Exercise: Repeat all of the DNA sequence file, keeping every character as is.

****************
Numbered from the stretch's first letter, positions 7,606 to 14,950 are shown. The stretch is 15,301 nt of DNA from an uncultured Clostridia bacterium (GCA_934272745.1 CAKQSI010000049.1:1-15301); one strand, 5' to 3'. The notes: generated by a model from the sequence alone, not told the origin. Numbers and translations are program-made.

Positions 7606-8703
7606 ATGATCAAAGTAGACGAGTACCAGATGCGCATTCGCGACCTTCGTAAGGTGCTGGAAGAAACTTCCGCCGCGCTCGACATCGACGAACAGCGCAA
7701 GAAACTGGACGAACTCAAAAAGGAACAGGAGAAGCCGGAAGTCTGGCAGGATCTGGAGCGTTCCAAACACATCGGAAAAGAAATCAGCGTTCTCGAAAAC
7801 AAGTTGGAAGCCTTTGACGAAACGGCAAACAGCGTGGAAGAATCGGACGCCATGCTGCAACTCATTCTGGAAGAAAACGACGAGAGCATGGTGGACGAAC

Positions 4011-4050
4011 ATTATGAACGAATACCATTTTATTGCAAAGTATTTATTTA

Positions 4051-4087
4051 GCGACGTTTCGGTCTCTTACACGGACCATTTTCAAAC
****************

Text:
Numbered from the stretch's first letter, positions 7,606 to 14,950 are shown. The stretch is 15,301 nt of DNA from an uncultured Clostridia bacterium (GCA_934272745.1 CAKQSI010000049.1:1-15301); one strand, 5' to 3'. The notes: generated by a model from the sequence alone, not told the origin. Numbers and translations are program-made.

Positions 7606-8703
7606 ATGATCAAAGTAGACGAGTACCAGATGCGCATTCGCGACCTTCGTAAGGTGCTGGAAGAAACTTCCGCCGCGCTCGACATCGACGAACAGCGCAA
7701 GAAACTGGACGAACTCAAAAAGGAACAGGAGAAGCCGGAAGTCTGGCAGGATCTGGAGCGTTCCAAACACATCGGAAAAGAAATCAGCGTTCTCGAAAAC
7801 AAGTTGGAAGCCTTTGACGAAACGGCAAACAGCGTGGAAGAATCGGACGCCATGCTGCAACTCATTCTGGAAGAAAACGACGAGAGCATGGTGGACGAAC

Positions 4011-4050
4011 ATTATGAACGAATACCATTTTATTGCAAAGTATTTATTTA

Positions 4051-4087
4051 GCGACGTTTCGGTCTCTTACACGGACCATTTTCAAAC